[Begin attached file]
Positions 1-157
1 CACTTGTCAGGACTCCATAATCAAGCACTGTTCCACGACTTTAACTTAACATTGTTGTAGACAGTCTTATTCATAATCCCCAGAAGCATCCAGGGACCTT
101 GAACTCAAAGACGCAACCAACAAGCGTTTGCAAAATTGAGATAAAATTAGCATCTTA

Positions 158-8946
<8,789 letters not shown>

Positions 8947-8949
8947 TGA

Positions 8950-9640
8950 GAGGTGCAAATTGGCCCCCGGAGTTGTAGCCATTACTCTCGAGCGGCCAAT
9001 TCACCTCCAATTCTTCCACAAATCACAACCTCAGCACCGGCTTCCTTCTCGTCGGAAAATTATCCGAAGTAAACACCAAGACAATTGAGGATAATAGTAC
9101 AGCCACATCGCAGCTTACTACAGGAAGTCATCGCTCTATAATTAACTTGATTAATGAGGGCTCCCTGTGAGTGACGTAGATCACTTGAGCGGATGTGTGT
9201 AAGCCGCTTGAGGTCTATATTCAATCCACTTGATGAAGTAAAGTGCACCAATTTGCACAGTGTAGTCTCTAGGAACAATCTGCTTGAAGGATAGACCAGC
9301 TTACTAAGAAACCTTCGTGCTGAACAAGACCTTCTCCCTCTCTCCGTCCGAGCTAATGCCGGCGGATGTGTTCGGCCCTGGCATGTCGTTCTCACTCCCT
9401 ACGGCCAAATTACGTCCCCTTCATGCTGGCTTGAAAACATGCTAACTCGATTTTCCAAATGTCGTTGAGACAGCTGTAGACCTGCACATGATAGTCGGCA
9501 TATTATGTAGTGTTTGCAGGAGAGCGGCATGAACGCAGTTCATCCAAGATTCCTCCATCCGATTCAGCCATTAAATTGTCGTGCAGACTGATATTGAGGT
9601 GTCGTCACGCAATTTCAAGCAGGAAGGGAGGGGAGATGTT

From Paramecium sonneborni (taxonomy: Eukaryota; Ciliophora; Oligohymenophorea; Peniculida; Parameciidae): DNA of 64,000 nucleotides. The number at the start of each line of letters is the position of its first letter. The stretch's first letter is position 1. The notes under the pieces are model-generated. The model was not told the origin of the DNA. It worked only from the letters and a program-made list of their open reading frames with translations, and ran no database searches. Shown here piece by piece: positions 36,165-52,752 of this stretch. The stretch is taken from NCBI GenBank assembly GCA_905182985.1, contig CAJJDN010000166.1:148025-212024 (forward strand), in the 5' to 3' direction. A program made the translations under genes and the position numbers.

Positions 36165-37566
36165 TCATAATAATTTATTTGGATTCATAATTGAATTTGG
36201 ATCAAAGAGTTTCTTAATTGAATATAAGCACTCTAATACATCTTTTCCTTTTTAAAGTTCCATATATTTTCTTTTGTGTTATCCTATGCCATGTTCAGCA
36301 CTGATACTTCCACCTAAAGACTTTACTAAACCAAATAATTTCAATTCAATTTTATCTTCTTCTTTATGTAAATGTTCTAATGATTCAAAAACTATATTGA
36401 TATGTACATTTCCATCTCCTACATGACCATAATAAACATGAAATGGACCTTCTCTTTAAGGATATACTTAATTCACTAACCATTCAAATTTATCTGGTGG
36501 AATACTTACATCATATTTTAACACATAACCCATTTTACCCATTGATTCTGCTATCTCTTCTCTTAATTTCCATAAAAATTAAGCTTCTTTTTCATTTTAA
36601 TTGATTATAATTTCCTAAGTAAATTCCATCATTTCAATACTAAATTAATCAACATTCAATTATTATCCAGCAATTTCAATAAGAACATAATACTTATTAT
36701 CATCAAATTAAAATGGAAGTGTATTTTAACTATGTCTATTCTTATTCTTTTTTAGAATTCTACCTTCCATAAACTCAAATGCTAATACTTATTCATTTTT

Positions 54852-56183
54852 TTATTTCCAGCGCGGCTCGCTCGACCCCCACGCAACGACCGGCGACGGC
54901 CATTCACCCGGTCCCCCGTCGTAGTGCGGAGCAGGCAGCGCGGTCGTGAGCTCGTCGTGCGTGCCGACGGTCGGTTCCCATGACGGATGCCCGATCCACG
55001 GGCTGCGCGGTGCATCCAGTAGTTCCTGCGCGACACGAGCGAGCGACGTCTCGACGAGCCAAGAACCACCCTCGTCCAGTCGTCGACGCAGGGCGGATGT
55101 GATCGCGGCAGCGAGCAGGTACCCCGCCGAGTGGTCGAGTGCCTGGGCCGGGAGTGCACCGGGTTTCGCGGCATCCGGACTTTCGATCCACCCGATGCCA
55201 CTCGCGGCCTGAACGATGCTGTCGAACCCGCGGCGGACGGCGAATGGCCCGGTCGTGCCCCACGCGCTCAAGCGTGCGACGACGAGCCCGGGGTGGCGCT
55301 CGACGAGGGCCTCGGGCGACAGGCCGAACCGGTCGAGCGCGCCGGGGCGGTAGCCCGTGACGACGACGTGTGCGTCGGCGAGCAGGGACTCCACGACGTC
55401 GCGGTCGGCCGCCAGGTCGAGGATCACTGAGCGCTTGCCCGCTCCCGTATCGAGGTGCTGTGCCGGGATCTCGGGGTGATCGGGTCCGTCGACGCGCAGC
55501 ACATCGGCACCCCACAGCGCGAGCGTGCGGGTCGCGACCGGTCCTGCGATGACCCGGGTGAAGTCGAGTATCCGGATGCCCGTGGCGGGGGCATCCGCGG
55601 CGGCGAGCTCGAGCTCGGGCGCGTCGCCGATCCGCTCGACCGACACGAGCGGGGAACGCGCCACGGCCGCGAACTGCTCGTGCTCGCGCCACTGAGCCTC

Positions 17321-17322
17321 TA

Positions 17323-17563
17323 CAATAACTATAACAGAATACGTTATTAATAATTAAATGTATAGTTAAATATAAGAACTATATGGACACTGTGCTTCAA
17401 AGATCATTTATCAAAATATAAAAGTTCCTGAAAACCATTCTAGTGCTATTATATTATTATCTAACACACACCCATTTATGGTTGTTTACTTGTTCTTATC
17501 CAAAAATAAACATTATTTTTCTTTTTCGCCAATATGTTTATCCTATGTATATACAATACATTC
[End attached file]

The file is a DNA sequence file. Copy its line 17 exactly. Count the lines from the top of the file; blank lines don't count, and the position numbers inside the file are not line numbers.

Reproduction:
From Paramecium sonneborni (taxonomy: Eukaryota; Ciliophora; Oligohymenophorea; Peniculida; Parameciidae): DNA of 64,000 nucleotides. The number at the start of each line of letters is the position of its first letter. The stretch's first letter is position 1. The notes under the pieces are model-generated. The model was not told the origin of the DNA. It worked only from the letters and a program-made list of their open reading frames with translations, and ran no database searches. Shown here piece by piece: positions 36,165-52,752 of this stretch. The stretch is taken from NCBI GenBank assembly GCA_905182985.1, contig CAJJDN010000166.1:148025-212024 (forward strand), in the 5' to 3' direction. A program made the translations under genes and the position numbers.